Oh. That sounds like the torque converter is not locking up. Chrysler has been the leader since the 1950's in developing innovations that benefit owners, and the lock-up converter is one of those. They did this for better fuel mileage starting in the mid 1970's.
What you are describing is the way all automatic transmissions worked before these lock-up torque converters came along. The engine runs 500 - 1,000 rpm faster than the transmission. That is what allows it to stay running when the truck is standing still in gear. That additional 1,000 rpm is what you are seeing on the highway, and since the engine and transmission are not locked solidly together, the engine is free to slow down a lot when you let off the accelerator pedal.
With this lock-up converter, the engine and transmission should be locked together when the engine is warmed up, you are in third or overdrive, and you are above about forty mph. That is exactly the same then as you'd see with a manual transmission and clutch.
The converter will unlock when vehicle speed drops too low, you tap the brake pedal, (because the computer thinks you might be getting ready to come to a stop), you hit wide-open-throttle, (then torque converters double engine torque over what you would have with a manual transmission), or you release the accelerator pedal, to reduce engine drag and allow you to coast more efficiently.
Now that you are an expert on what the system does, we have to figure out why it is not doing that. A defect in one part of the brake light switch can incorrectly tell the computer you are pressing the brake pedal, so it will command the converter to unlock. Usually then the cruise control will not work either. The throttle position sensor could be sending an incorrect signal voltage that is telling the computer to unlock the converter. There can be other electrical problems too with the circuit that runs the lock-up clutch inside the converter.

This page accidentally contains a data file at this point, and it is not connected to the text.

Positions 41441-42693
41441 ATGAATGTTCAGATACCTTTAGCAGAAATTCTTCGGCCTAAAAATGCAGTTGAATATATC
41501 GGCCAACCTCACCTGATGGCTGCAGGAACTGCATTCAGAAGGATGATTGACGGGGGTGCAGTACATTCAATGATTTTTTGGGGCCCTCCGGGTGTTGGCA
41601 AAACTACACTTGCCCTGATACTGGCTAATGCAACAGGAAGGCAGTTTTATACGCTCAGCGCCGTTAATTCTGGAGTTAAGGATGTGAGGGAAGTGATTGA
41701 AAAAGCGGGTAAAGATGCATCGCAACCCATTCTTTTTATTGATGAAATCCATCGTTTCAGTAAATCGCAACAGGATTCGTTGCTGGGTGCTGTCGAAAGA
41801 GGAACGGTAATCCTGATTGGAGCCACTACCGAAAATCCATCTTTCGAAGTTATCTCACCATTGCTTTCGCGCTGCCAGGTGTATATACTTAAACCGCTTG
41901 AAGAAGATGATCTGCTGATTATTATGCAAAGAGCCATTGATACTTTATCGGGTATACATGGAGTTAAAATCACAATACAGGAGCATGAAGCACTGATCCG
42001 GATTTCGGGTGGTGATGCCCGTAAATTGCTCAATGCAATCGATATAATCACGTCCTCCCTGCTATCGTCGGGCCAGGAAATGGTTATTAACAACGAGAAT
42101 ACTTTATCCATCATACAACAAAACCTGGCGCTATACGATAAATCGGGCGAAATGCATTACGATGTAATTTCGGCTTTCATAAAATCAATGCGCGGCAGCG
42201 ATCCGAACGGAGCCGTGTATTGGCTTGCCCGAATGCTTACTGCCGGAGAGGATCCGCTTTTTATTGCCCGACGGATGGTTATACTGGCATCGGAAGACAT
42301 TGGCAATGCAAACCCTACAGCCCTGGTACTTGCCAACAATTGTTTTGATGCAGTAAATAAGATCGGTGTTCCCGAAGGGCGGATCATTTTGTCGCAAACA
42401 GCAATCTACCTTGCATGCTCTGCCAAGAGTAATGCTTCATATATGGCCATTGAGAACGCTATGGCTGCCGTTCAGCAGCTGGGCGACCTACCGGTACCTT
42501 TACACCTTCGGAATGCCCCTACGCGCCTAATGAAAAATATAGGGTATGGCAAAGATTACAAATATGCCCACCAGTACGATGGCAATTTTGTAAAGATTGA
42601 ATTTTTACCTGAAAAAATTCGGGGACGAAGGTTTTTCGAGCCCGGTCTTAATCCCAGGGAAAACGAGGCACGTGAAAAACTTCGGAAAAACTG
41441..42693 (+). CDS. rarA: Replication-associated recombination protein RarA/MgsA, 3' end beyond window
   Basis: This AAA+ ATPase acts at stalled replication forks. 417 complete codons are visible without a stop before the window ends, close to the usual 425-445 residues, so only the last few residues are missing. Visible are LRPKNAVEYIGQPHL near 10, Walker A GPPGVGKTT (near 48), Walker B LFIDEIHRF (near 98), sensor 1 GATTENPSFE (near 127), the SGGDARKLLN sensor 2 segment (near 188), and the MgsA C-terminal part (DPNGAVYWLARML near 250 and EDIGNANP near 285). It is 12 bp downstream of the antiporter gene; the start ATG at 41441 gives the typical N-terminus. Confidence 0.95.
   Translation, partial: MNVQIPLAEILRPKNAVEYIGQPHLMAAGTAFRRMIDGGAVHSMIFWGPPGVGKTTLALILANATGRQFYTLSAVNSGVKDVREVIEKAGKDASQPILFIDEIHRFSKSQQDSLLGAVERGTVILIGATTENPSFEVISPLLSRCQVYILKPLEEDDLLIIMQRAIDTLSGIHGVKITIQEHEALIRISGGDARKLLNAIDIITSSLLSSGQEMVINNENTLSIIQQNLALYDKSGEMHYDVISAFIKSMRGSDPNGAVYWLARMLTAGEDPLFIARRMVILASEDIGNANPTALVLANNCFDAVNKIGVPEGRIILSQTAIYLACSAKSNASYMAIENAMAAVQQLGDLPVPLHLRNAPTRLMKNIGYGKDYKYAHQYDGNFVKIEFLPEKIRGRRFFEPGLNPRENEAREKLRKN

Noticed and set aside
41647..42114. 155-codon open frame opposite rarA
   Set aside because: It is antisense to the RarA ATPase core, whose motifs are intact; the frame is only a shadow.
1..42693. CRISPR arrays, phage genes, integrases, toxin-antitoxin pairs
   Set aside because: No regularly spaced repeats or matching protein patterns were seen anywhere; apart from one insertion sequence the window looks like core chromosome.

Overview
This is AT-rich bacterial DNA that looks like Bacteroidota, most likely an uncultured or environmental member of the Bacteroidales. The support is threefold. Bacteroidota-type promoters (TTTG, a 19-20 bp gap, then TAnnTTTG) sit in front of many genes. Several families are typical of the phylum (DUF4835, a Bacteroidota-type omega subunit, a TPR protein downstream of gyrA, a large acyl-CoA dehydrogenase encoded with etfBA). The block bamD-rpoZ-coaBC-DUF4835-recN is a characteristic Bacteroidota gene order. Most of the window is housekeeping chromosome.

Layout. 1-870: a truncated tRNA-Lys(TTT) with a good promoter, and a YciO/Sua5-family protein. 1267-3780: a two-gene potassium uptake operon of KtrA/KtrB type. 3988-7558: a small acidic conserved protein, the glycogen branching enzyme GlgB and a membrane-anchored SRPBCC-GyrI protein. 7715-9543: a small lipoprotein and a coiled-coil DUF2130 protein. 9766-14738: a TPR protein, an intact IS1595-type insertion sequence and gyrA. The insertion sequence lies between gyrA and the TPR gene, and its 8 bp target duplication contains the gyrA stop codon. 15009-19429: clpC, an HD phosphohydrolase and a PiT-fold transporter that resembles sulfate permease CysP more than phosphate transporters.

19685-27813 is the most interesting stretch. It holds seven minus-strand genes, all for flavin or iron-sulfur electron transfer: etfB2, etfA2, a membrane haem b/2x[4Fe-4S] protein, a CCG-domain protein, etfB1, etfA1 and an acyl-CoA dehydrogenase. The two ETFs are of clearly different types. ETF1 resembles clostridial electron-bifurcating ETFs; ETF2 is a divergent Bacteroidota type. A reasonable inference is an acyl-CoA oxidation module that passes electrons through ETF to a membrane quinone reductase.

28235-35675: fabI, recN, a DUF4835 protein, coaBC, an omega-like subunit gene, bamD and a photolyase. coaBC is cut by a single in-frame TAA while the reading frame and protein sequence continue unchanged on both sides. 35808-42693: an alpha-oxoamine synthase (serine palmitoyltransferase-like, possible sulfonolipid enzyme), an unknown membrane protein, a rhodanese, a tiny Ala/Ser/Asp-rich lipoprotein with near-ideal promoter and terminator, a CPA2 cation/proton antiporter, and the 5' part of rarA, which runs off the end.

The place to start is by reading and recording any diagnostic fault codes. Chrysler makes doing that yourself much easier than any other manufacturer. Cycle the ignition switch from "off" to "run" three times within five seconds without cranking the engine, leave it in "run", then watch the code numbers show up in the odometer display.
There are specific conditions that must be met to set a fault code. A sensor can send an incorrect voltage that is still within the acceptable range, so no fault code will be set but there can be other symptoms. When there are no fault codes, you will need a scanner to view live data to see what the Engine Computer is seeing. It will also show if the computer is commanding the converter to lock up or not. Usually the scanner will not show why it will not lock up though. You have to figure that out from the data being displayed.
Wednesday, April 18th, 2018 AT 10:02 AM